A few fund houses have schemes that invest in equity, debt and gold. Is it a good option to invest in a scheme that invests in all three?
When it comes to multi-asset funds, there are several combinations available—there are plenty of equity and debt funds and there are combinations of equity and gold, debt and gold, and, as you mention, all three in a single fund. There are two reasons why an investor would want to invest in such funds. One, when the investor would like to leave the task of determining the allocation between these assets to a fund manager as it would be difficult for her to predict the equity market, gold prices, or the interest rate scenario. Two, if an investor wants to invest a small amount, say Rs.1,000 every month, in multiple assets, it would be difficult to apportion small amounts across different asset classes. In this situation, choosing a single fund would be prudent.
So such funds are a good choice if either the investment amount is too small or if the investor wants to let a fund manager determine the asset allocation. If an investor has sufficient amount to invest and can do the asset allocation, perhaps with the help of an adviser, there would be no need to consider these funds.
I invest in DSP BlackRock Top 100 Equity and DSP BlackRock Equity. What is the difference between the two? Are they good for the long term?
Both DSP BlackRock Top 100 and DSP BlackRock Equity are good, well-rated diversified equity funds. However, they focus on different segments of the equity market resulting in a different risk-return profile for each.
The Top 100 fund is a pure large-cap fund with at least 95% of its portfolio in the biggest companies in the market. The equity fund, however, has only about half its portfolio in the large-cap segment of the market with the remaining invested in mid- and small-cap segments. This makes the latter a multi-cap fund—a fund that invests across the breadth of the equity market. It also makes the equity fund riskier of the two.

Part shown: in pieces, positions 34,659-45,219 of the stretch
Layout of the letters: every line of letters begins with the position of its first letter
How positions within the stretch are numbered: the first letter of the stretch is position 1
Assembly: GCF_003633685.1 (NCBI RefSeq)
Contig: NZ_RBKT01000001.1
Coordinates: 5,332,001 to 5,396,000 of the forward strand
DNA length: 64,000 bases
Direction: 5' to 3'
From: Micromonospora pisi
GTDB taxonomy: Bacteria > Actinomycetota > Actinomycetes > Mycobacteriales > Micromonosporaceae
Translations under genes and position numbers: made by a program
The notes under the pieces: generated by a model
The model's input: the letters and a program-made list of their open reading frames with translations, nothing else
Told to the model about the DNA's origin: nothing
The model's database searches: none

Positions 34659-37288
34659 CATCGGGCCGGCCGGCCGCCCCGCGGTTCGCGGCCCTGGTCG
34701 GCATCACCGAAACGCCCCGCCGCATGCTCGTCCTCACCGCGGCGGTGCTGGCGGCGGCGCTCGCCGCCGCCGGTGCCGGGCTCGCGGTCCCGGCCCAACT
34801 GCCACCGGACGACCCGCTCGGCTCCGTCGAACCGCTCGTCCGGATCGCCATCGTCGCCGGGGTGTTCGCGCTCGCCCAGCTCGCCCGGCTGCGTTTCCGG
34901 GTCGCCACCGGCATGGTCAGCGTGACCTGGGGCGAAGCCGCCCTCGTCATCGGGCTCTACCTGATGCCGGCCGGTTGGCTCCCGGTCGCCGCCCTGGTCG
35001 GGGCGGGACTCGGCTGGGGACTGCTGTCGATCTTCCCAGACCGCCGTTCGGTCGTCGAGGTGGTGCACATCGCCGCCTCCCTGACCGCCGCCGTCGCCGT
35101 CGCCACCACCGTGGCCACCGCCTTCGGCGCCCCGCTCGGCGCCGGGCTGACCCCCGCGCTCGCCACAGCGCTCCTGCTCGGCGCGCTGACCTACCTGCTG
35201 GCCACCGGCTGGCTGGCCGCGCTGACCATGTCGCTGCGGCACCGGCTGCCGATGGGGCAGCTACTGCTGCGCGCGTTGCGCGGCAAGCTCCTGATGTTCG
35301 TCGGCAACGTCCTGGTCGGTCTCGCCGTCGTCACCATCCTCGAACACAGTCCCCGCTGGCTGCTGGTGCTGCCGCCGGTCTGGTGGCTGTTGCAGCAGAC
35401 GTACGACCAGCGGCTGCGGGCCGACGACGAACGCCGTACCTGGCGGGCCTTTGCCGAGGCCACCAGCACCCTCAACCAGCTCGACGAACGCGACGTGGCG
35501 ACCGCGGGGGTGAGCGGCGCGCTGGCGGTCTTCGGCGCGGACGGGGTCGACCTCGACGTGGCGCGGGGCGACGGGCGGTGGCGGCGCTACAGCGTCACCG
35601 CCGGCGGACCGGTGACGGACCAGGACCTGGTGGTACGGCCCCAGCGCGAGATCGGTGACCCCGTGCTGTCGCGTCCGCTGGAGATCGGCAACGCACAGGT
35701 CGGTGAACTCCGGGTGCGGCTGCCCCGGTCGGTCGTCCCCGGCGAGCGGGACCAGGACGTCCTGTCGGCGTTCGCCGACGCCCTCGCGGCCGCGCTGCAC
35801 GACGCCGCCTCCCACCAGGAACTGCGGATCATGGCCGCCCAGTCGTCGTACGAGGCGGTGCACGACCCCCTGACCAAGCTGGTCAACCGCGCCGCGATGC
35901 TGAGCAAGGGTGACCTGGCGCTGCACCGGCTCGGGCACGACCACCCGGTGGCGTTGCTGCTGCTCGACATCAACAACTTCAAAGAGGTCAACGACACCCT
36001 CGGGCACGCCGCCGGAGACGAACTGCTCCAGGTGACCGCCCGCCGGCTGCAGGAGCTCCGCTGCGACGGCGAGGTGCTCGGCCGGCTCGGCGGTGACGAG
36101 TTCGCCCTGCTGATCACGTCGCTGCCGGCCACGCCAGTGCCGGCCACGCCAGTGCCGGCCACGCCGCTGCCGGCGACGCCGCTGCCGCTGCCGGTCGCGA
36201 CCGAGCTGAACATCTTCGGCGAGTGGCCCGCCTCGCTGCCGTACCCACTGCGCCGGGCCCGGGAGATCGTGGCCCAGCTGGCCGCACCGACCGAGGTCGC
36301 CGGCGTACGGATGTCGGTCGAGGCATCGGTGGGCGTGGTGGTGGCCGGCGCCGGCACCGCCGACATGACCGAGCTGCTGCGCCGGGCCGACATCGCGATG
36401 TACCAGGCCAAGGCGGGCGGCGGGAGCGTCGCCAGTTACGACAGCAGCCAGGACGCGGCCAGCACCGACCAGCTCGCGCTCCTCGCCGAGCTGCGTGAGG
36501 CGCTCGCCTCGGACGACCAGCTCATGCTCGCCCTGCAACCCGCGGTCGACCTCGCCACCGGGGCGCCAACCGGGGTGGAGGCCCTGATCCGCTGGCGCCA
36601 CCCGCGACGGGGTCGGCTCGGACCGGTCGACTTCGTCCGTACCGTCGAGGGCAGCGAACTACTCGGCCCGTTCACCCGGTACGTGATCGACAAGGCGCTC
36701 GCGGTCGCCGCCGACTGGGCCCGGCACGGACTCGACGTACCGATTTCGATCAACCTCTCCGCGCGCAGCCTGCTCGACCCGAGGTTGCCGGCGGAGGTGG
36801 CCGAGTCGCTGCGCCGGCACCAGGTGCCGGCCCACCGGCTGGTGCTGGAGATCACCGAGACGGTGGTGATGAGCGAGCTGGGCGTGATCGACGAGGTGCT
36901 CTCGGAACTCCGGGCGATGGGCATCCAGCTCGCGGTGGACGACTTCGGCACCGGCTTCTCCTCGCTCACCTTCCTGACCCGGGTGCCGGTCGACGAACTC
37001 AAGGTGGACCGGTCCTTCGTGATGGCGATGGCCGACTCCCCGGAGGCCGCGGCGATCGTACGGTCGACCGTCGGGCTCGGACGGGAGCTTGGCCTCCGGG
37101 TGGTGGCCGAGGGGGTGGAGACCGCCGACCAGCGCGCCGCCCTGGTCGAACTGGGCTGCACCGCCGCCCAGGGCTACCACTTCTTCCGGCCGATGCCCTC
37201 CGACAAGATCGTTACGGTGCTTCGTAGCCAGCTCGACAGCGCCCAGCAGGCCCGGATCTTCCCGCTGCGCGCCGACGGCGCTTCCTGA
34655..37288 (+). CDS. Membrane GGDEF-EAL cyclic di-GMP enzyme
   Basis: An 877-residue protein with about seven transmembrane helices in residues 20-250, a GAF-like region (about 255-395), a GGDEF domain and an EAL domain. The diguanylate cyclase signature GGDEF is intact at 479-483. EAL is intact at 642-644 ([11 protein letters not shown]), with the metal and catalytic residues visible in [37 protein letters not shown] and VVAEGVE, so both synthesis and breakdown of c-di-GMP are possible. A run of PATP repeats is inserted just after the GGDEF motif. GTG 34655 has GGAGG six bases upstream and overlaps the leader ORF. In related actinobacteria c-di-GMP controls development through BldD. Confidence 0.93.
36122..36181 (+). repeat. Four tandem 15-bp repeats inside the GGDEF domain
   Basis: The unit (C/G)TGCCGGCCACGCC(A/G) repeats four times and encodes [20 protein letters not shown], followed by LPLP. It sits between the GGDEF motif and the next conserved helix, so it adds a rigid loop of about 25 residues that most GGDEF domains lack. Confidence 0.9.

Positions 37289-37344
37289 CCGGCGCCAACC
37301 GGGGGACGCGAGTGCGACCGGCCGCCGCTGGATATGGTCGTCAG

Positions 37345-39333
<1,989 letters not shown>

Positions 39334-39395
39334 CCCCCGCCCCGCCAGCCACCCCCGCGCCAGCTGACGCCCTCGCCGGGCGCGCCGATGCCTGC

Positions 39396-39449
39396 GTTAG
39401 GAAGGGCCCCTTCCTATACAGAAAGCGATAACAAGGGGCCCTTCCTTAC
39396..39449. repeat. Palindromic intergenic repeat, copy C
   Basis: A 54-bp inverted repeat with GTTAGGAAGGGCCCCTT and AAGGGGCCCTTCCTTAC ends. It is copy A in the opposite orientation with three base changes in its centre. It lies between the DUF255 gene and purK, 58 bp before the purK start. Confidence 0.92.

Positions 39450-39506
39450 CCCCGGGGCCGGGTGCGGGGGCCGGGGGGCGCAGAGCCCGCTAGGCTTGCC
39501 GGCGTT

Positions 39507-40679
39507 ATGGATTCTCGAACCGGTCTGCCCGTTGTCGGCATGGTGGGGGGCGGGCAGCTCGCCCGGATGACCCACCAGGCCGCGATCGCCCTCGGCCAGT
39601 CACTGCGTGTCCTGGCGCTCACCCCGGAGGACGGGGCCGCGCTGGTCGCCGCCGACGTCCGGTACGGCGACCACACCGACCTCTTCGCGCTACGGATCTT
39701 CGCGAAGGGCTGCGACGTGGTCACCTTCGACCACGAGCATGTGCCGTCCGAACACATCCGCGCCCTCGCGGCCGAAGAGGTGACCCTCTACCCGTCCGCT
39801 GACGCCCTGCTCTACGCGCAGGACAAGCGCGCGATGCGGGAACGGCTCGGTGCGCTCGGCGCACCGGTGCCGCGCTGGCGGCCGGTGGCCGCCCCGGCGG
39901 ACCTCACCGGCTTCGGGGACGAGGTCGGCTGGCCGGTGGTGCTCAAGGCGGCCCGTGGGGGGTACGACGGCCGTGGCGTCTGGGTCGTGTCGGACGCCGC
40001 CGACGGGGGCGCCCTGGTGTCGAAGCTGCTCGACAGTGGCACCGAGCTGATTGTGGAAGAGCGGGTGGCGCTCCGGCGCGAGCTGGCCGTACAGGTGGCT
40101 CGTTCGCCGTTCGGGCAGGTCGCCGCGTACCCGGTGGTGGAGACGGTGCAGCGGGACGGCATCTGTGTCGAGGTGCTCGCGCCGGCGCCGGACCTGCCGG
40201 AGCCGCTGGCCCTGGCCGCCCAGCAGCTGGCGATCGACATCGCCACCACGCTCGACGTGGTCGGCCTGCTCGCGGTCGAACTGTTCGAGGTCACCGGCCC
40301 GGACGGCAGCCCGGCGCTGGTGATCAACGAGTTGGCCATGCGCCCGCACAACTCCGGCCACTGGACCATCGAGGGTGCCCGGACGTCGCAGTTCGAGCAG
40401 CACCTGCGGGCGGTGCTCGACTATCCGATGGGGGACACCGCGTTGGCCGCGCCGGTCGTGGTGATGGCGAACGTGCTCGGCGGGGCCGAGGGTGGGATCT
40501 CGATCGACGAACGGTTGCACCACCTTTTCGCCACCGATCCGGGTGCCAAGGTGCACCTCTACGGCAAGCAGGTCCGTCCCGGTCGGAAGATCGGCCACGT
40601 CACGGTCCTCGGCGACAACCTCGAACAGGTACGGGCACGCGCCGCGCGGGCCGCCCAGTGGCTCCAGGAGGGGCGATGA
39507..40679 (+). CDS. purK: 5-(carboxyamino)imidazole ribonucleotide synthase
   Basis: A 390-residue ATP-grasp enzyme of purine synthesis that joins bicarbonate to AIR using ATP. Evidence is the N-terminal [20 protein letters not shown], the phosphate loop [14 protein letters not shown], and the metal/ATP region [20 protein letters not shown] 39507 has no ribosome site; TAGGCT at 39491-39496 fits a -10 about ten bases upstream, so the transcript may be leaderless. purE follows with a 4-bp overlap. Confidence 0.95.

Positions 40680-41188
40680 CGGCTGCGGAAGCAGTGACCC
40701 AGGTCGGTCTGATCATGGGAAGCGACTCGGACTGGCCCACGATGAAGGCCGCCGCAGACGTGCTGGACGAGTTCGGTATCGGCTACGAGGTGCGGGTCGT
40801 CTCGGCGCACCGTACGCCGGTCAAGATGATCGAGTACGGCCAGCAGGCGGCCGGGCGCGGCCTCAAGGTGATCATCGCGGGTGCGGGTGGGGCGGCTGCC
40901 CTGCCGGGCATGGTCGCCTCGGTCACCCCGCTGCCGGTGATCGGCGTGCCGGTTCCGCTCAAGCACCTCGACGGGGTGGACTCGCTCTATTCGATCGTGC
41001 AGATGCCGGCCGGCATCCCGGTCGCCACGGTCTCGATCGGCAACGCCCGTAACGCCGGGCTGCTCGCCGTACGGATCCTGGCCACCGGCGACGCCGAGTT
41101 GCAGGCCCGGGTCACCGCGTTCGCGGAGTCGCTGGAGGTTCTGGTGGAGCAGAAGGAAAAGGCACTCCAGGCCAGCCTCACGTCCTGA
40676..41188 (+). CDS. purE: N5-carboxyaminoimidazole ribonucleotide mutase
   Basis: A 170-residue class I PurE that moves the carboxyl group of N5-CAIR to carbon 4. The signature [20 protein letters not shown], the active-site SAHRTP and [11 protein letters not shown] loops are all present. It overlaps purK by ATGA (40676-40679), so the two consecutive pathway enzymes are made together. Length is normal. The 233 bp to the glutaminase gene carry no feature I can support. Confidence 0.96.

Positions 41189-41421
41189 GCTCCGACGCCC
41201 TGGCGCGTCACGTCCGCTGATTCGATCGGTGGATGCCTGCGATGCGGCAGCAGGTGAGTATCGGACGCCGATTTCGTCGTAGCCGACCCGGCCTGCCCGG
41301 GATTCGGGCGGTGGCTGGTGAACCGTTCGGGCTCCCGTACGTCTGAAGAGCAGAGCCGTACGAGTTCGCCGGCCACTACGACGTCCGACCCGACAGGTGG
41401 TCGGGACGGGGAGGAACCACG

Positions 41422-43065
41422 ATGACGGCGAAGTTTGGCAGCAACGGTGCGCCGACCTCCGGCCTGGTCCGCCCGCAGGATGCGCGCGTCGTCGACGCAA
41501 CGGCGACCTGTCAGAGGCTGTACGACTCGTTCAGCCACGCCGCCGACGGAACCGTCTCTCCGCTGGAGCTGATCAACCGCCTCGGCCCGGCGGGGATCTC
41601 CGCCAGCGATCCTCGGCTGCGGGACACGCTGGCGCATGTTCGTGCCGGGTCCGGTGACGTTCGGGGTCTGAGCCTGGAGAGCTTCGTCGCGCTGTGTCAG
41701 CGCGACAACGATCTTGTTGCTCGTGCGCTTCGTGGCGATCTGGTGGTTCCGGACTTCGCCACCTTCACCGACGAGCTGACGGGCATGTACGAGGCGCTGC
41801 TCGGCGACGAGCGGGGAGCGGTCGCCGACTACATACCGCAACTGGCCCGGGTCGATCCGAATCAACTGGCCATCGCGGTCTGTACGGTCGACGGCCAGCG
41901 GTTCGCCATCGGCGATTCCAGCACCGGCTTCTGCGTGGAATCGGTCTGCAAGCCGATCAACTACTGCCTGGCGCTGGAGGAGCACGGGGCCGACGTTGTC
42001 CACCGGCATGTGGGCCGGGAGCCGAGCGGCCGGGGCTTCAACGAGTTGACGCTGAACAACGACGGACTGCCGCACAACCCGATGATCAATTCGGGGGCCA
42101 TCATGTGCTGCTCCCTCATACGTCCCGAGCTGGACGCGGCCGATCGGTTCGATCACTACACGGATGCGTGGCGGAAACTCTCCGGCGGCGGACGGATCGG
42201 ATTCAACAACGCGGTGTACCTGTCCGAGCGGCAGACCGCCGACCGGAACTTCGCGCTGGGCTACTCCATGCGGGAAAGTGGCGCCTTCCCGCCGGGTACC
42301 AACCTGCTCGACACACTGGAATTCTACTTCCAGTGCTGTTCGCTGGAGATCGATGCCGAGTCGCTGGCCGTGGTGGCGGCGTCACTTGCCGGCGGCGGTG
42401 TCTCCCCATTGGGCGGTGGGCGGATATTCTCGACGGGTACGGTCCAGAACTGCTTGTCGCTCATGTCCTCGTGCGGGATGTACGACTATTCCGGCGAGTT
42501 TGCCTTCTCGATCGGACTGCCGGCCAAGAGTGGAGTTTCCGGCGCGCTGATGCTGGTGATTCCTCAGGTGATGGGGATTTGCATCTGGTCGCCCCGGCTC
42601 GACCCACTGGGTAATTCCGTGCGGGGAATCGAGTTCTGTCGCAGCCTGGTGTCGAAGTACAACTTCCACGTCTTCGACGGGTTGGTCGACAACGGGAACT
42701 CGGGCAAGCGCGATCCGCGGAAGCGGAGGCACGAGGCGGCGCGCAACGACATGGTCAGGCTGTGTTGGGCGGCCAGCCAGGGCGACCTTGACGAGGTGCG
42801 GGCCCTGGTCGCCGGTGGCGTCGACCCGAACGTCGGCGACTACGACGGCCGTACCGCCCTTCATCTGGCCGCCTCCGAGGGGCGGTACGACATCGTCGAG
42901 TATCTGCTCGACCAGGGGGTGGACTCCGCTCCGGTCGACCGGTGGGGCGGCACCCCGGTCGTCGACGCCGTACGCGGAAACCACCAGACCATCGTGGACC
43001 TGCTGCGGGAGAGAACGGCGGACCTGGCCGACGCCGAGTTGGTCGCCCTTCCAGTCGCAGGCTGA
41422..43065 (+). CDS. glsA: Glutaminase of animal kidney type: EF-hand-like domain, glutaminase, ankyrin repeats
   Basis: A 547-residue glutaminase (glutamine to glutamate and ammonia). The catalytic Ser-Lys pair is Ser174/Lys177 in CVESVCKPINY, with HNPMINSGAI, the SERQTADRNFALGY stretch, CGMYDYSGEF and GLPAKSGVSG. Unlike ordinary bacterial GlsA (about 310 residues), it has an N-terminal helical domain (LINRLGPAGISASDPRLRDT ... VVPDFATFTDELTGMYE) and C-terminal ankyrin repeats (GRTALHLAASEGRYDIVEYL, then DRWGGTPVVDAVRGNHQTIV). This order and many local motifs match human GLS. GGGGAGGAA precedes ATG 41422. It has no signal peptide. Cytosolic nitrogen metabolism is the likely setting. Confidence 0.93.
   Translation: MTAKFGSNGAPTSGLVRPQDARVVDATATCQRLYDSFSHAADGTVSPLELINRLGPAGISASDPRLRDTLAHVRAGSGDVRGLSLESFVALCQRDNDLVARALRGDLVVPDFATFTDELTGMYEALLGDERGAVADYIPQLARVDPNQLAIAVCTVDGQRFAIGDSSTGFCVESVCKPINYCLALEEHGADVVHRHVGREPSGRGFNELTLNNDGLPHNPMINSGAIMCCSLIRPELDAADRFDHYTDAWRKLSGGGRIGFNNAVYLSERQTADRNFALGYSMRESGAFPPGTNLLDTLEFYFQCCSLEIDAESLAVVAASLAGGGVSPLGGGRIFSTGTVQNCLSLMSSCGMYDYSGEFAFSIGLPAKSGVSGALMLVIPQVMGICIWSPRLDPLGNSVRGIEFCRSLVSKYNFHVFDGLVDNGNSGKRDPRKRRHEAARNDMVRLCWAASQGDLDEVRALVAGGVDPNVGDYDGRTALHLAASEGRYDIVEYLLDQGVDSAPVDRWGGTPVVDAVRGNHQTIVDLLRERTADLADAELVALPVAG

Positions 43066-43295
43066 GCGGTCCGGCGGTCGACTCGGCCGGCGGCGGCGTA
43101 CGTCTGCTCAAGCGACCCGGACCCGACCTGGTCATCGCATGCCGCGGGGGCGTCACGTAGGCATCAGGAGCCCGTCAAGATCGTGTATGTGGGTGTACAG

This fact is borne out by the return figures of the funds as well. In the calendar year 2012, when the equity markets did well, the Top 100 fund returned 30.2%, while the equity fund returned 33.26%. In 2011, when the markets fared poorly, the equity fund lost 23.89%, while Top 100 fund lost only 19.85%. However, it must be noted that in all these cases, both the funds did better than their benchmark indices.
So what does this mean for an investor? If one wants to stay conservative with their equity fund choice, the Top 100 would be the way to go, else the equity fund is a good choice. Of course, one could also invest in both these funds in a portfolio since they complement each other well.
Queries and views at email@example.com